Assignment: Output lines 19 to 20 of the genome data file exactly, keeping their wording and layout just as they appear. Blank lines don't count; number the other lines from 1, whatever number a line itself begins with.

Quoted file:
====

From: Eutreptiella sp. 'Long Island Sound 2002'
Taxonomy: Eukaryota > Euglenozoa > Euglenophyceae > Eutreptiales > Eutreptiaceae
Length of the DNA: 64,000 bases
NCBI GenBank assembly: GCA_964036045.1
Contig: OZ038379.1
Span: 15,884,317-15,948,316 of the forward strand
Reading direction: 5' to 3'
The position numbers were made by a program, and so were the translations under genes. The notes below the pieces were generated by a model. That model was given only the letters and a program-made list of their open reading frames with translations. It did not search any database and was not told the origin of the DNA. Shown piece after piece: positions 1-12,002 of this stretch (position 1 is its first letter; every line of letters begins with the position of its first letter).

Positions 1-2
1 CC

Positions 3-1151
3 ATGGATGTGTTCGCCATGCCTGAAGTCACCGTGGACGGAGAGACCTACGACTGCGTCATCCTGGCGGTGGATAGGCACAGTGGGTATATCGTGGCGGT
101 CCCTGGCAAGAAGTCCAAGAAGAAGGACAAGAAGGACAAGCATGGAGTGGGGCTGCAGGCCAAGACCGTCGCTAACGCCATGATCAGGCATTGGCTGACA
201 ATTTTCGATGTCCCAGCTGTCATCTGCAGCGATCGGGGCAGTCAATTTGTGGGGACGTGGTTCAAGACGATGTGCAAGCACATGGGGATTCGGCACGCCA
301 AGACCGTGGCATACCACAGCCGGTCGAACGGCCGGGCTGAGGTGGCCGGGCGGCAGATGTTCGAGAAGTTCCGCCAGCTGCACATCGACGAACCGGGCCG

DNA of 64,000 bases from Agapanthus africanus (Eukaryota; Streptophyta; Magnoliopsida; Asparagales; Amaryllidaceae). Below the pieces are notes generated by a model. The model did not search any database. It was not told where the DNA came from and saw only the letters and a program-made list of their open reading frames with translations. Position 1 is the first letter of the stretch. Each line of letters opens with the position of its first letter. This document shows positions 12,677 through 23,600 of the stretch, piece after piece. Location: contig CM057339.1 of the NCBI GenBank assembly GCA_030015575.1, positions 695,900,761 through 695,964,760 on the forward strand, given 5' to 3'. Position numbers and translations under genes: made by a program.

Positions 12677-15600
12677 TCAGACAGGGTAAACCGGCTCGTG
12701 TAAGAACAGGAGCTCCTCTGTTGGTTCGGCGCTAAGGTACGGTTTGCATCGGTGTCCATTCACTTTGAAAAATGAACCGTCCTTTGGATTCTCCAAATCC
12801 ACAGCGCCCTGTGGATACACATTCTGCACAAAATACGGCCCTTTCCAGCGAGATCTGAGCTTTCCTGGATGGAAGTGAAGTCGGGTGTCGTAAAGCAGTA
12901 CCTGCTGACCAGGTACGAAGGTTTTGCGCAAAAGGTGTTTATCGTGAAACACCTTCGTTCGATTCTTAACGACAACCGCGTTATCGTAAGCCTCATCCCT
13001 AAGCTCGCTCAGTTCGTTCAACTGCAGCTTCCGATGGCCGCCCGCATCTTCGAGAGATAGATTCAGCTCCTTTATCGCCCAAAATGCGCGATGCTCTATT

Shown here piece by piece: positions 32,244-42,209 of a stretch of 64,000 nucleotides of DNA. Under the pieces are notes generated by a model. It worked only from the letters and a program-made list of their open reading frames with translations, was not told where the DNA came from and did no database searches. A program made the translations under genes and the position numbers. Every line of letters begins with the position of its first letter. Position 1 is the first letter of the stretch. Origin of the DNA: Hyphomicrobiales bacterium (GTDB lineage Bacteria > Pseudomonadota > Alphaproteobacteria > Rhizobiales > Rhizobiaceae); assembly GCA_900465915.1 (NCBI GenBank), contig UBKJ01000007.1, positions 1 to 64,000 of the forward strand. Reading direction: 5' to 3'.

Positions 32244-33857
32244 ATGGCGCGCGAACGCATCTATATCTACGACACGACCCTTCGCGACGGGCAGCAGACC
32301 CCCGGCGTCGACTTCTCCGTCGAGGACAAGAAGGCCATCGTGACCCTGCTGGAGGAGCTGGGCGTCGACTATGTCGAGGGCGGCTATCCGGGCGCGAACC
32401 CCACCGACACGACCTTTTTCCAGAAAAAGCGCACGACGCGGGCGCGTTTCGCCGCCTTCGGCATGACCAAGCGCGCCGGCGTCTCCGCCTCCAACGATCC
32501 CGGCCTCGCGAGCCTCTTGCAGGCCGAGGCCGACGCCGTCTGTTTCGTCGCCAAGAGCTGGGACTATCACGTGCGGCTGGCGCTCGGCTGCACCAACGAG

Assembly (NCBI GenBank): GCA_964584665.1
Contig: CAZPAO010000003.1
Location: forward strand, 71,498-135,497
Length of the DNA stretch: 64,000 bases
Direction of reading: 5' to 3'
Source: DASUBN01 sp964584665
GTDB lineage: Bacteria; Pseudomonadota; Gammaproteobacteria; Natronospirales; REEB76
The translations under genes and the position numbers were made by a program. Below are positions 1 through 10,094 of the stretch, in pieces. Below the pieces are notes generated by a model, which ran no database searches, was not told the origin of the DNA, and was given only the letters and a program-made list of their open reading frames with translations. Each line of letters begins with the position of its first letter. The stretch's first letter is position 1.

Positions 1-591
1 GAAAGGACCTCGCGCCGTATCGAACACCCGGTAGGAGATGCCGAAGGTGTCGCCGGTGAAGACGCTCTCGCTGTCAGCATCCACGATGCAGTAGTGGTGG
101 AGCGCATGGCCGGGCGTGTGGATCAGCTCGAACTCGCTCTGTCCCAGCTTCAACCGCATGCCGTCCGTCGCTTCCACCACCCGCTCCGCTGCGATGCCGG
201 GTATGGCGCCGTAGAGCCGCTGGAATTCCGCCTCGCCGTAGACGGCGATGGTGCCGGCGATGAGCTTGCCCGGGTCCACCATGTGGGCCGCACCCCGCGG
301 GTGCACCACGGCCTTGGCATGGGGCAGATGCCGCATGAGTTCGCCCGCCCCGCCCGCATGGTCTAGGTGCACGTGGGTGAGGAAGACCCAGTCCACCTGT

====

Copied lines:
12701 TAAGAACAGGAGCTCCTCTGTTGGTTCGGCGCTAAGGTACGGTTTGCATCGGTGTCCATTCACTTTGAAAAATGAACCGTCCTTTGGATTCTCCAAATCC
12801 ACAGCGCCCTGTGGATACACATTCTGCACAAAATACGGCCCTTTCCAGCGAGATCTGAGCTTTCCTGGATGGAAGTGAAGTCGGGTGTCGTAAAGCAGTA